The Queen’s full name is Elizabeth Alexandra Mary.
Elizabeth the Second, by the Grace of God of the United Kingdom of Great Britain and Northern Ireland and of Her other Realms and Territories Queen, Head of the Commonwealth, Defender of the Faith is her full formal title.
People may address the Queen as Your Majesty or Your Royal Majesty.
Because Queen Elizabeth was born into the Royal House of Windsor, her surname is Windsor.
As a result of her marriage to Prince Philip in 1947, the Queen and Prince Philip’s offspring can use Mountbatten-Windsor as a surname.
When Princess Anne married in 1973, it was the first time the surname appeared on an official record.
Unless Prince Charles chooses otherwise when he becomes King, the name Mountbatten-Windsor will remain the Royal Family’s personal last name.
Prince William and his wife Kate often use the surname Cambridge for their family, while Prince Harry, before he became Duke of Sussex, frequently used the surname Wales.
When The Queen married Lieutenant Philip Mountbatten in 1947, she did not adopt his surname as is usual.
Surnames are not always required for members of the Royal Family.
“Members of the Royal Family can be known both by the name of the Royal house, and by a surname, which are not always the same. And often they do not use a surname at all,” according to the Royal Family’s website.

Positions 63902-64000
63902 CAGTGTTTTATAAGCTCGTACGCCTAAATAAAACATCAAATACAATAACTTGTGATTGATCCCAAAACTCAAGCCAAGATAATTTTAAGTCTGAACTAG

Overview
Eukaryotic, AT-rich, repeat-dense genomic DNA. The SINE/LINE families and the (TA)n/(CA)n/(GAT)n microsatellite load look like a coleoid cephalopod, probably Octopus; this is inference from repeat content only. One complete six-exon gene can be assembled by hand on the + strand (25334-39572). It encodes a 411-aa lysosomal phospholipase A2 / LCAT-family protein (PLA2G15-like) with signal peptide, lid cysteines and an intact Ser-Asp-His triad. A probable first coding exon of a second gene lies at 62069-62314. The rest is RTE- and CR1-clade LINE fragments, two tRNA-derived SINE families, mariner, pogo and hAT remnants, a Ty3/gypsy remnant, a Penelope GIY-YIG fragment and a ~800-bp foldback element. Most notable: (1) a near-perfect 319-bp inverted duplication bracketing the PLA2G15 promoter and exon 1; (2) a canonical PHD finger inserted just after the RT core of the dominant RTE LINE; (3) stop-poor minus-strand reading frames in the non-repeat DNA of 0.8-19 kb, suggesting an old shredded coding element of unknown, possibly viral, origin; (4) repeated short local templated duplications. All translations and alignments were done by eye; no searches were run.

Prior to 1917, royals did not have a surname and instead used the name of their father’s “House” for example, Tudor.
The Queen’s grandfather, King George V, not only renamed the House of Saxe-Coburg-Gotha to Windsor, but he also declared that this would be his family’s surname, a royal first.
It was altered in part as a result of post-World War I hatred of Germany.
Following her accession to the throne in 1952, the Queen stated, “That I and my children shall be styled and known as the house and family of Windsor, and that my descendants who marry and their descendants shall bear the name of Windsor.”
However, at the request of the Queen and Prince Philip, the royal couple chose to separate their offspring from the rest of the royal family in 1960.
It has no effect on the royal house’s name, which remains Windsor.